Agree with a fuel line shutoff. On a 26-27 not needed if you rebuild the shutoff at the tank. Just avoid the multiple connectors some have used to adapt modern carbs. Safety is more important than anything else.

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Re: Teflon Tape for Carb Fittings

Post by Scott_Conger » Sat Jan 26, 2019 12:48 pm

Arnie

sounds like you're fitted up as stock and are fine. My comment was for earlier Ts with the tank either under the seat or in the trunk. Ford had a securing point near the pan ear on the passenger frame rail.
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Re: Teflon Tape for Carb Fittings

Post by Dave Frost » Sat Jan 26, 2019 4:03 pm

Revaz, this might be a good candidate for the L shaped shut-off valve that the vendors sell. Would eliminate over half on your connections. Sort of pricey, but when playing with gasoline, would be worth it IMHO.

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Re: Teflon Tape for Carb Fittings

Post by DanTreace » Sat Jan 26, 2019 5:50 pm

Will

Re-consider the plumbing on your carb....oh my :o :? That's a bunch!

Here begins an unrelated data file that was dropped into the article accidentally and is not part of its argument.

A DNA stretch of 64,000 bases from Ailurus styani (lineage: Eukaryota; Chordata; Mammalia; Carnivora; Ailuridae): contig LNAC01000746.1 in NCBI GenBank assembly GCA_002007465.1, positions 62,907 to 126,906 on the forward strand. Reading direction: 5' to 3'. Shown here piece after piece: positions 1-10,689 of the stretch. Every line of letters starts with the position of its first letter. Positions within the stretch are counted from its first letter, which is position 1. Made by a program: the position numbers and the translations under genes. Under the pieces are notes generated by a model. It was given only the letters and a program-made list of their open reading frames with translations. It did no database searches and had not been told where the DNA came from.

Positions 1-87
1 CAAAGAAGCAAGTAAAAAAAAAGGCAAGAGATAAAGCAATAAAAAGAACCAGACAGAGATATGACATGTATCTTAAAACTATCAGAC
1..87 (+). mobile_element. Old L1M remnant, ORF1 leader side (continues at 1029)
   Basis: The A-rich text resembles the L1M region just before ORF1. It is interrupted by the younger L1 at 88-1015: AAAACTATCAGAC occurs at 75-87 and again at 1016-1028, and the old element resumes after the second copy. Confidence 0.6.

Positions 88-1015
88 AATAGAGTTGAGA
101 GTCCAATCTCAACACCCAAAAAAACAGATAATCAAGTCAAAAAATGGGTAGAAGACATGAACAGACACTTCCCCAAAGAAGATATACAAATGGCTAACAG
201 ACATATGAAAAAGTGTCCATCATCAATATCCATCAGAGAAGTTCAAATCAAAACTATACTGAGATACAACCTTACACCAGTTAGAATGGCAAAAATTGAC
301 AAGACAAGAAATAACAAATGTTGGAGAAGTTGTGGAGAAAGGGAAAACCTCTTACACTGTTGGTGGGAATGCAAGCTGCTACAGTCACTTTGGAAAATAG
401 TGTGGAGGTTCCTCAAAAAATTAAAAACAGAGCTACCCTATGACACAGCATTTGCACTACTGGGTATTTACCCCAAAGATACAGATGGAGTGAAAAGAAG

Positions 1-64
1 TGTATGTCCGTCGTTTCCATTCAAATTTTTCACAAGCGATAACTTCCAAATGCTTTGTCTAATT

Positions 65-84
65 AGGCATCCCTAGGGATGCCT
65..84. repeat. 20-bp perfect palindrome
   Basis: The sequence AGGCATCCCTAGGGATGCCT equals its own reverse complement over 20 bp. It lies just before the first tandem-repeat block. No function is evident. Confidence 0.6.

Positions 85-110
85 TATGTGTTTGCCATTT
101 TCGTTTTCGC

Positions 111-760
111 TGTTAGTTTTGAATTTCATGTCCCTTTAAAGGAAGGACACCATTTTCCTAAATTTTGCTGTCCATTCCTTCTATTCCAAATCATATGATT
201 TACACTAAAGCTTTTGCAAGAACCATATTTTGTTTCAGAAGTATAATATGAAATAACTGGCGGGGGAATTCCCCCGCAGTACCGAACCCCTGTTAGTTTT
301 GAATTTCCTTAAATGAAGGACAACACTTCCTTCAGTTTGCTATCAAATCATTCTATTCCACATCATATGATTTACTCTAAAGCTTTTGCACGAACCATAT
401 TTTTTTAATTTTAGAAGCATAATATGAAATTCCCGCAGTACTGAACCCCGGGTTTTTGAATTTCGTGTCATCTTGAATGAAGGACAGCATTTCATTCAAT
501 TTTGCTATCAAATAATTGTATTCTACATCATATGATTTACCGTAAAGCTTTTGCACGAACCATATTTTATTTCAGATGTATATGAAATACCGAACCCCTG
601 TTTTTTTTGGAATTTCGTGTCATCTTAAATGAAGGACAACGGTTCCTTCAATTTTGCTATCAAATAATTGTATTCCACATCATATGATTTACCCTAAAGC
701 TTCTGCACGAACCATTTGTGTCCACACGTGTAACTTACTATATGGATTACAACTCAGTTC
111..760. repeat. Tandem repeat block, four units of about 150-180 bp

Can't really do wrong with Ford method. Steel lines, large pack nut easy to tighten or remove when needed with the T-1917 tool kit open end wrench.

Add the hi-quality repro shut off too, at the carb. Keeps one from getting under and makes it a snap to drain the carb bowl when the T sits for a couple of weeks, that gas sitting in the bowl compromises the float, hinges, and needle valve.

IMG_4731 (800x595).jpg
Stock modified method in center, pack nut, but with modern gasoline tubing neoprene instead of felt, seals the best and reuses time and again. Steel line cut for it to fit fully into the connector, that way you have full support. Plus removal of the line only requires pulling back some, with a slight bend, and the gas line is free. Anchor the gas line to the frame with the Ford clip.

IMG_4250 (581x640).jpg
IMG_4270 (640x480).jpg
IMG_4272 (640x480).jpg
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Re: Teflon Tape for Carb Fittings

Post by otrcman » Sat Jan 26, 2019 10:43 pm

"Now there is one for the “Rumor Mill”... Any actual documentation that this really happened, or just something you heard somewhere???"


OK, here is my personal experience with a copper line. It's a Model A, and it's engine oil, but the effect was the same.

Some years ago I bought an aftermarket oil filter kit for my 31 Model A. The kit included a length of 1/4" copper tubing to go from the block to the filter base. I kinda wondered about the use of copper, but figured for amount that I drove the car, it would be OK.